Questions and Answers About Rabies
What is rabies? Rabies is a deadly disease caused by a virus that attacks the nervous system.
What animals may be affected by rabies? All mammals (warm-blooded, furry animals) can be affected by the rabies virus, but it occurs most often among wildlife species such as bats, raccoons, skunks, and foxes. Unvaccinated dogs, cats, and livestock also may get rabies. Rabbits, squirrels, opossums, rats, mice, guinea pigs, gerbils, hamsters, chipmunks, and muskrats almost never get rabies.
Do birds or snakes get rabies? No. Birds, fish, snakes, turtles, lizards, and insects do not get rabies.
How do people become exposed to rabies? Since the rabies virus lives in the saliva of the rabid animal, a bite is the most common way the disease is spread. People may also become exposed to rabies by being scratched by a rabid animal or when the saliva gets into an open wound in the skin or into the eyes, nose, or mouth.
Can I get rabies by being near a rabid animal or where the rabid animal has just been (for example, a bat in a room, or a raccoon in a backyard, barn, or chimney)? No. Exposure to rabies occurs by being scratched, bitten, or by having saliva come into contact with an open wound in the skin or with eyes, nose, or mouth. Just being in the vicinity of the animal does not result in exposure. Always avoid touching wild animals, especially if they are acting strangely.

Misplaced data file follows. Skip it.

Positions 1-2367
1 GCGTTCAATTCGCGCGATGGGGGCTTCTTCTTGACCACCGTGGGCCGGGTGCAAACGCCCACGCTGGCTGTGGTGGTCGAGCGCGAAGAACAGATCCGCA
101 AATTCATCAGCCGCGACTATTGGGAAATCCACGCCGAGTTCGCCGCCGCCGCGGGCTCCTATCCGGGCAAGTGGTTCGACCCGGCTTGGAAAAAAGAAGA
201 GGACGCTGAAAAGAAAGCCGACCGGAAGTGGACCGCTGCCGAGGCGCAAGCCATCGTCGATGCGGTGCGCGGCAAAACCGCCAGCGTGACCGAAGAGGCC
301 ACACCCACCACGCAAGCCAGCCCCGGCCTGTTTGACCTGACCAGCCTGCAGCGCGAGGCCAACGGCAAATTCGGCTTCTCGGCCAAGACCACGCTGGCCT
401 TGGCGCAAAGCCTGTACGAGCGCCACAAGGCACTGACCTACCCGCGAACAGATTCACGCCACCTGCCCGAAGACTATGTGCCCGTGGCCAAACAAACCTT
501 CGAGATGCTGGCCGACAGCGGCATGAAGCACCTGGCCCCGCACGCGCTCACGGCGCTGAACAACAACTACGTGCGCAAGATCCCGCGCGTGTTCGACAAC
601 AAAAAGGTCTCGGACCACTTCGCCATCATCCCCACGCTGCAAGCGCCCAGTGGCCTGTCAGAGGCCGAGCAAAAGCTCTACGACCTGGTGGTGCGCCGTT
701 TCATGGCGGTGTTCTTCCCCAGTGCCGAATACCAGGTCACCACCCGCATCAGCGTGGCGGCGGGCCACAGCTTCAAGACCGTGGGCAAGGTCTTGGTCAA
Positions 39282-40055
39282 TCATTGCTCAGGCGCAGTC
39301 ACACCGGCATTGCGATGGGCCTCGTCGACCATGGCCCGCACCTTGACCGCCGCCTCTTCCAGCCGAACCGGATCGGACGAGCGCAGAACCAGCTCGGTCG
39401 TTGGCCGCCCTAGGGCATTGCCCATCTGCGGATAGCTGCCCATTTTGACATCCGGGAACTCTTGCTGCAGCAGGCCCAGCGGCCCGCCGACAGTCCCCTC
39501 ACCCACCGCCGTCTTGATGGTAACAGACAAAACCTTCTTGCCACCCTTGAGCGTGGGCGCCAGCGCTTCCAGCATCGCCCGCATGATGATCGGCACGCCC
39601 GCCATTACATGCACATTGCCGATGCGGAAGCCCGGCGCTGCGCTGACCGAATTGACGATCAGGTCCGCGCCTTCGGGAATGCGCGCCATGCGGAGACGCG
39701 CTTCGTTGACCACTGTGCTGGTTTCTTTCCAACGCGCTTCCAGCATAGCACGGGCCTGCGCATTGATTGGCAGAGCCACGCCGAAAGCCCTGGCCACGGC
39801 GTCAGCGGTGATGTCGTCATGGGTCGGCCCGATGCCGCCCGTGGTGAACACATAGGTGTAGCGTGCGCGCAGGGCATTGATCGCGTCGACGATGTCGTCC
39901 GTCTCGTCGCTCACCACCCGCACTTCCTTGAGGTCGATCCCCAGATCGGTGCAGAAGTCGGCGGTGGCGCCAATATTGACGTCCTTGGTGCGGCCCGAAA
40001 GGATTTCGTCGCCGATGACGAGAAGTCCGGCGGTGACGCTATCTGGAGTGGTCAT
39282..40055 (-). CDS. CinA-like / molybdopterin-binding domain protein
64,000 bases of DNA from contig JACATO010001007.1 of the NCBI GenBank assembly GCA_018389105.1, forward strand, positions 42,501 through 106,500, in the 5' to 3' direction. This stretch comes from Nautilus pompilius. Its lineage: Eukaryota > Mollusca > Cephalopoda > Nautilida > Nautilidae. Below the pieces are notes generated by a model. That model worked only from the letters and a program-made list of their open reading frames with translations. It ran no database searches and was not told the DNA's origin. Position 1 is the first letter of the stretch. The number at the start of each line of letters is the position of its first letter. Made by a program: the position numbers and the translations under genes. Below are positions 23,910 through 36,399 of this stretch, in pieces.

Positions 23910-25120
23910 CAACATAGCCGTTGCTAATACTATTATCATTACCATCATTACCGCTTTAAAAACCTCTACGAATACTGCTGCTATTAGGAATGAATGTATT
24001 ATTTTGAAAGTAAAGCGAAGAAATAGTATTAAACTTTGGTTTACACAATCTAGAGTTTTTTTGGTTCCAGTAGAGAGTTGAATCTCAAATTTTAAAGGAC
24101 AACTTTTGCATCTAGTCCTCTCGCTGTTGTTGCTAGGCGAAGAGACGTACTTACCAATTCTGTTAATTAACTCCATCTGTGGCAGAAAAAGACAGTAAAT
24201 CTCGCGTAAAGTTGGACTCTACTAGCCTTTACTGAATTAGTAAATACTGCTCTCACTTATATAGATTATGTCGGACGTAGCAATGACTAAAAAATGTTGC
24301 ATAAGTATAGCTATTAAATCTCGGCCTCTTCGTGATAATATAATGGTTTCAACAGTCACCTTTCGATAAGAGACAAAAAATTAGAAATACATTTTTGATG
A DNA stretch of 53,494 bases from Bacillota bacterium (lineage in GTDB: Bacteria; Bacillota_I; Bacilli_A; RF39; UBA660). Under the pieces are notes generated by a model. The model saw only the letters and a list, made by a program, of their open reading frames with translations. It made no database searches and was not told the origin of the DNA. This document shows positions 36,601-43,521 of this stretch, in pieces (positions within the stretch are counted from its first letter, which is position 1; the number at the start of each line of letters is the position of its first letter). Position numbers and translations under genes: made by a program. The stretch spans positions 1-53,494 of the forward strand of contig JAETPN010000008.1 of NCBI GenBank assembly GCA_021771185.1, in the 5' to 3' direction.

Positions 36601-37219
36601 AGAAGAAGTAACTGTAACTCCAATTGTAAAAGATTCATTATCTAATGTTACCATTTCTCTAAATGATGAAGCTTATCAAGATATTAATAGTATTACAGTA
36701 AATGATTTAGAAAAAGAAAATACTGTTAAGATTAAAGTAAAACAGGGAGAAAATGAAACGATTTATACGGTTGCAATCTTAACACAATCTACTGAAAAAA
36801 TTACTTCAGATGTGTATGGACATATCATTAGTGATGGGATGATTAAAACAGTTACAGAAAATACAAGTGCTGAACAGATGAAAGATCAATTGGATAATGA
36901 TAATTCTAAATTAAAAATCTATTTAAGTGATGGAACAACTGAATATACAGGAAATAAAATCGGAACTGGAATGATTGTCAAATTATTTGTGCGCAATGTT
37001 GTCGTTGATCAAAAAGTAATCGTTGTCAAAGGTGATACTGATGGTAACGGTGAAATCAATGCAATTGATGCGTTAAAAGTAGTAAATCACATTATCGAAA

Can I get rabies by handling or touch my dog or cat that has been in a fight with a raccoon? If you do not handle, pet, touch, or examine your dog or cat within 2 hours following the fight, there is no danger of getting rabies. If you do handle your pet within 2 hours of a fight, be sure to thoroughly wash your hands with soap and water, and then contact your doctor or local health department for advice. Wear gloves to transport your pet to the vet.
What are the symptoms of rabies in an animal? Symptoms of rabies vary widely from animal to animal. In any animal, the first sign of rabies is usually a change in behavior. The animal becomes either unnaturally withdrawn or unnaturally approachable. In the furious form, the animal is excited, aggressive, irritable, and may snap at anything in its path. It loses all caution and fear of natural enemies. If the animal has the "dumb" form of the disease, it may appear unusually tame, affectionate, and friendly. Staggering, paralysis, and frothing at the mouth are sometimes noticed. Many animals have a change in the sound of their voice.
What should I do if I think my dog, cat, or farm animal has rabies? Consult a veterinarian and report to the local health department if a person has been bitten or exposed to the suspect animal. Be sure to keep the animal confined and away from people until it can be examined by a veterinarian.
What should I do if I see a stray dog, cat, or wild animal that I think may have rabies? Do not feed, pet, or handle any stray or wild animal, and keep your own animals from coming into contact with it. Contact your local animal control agency.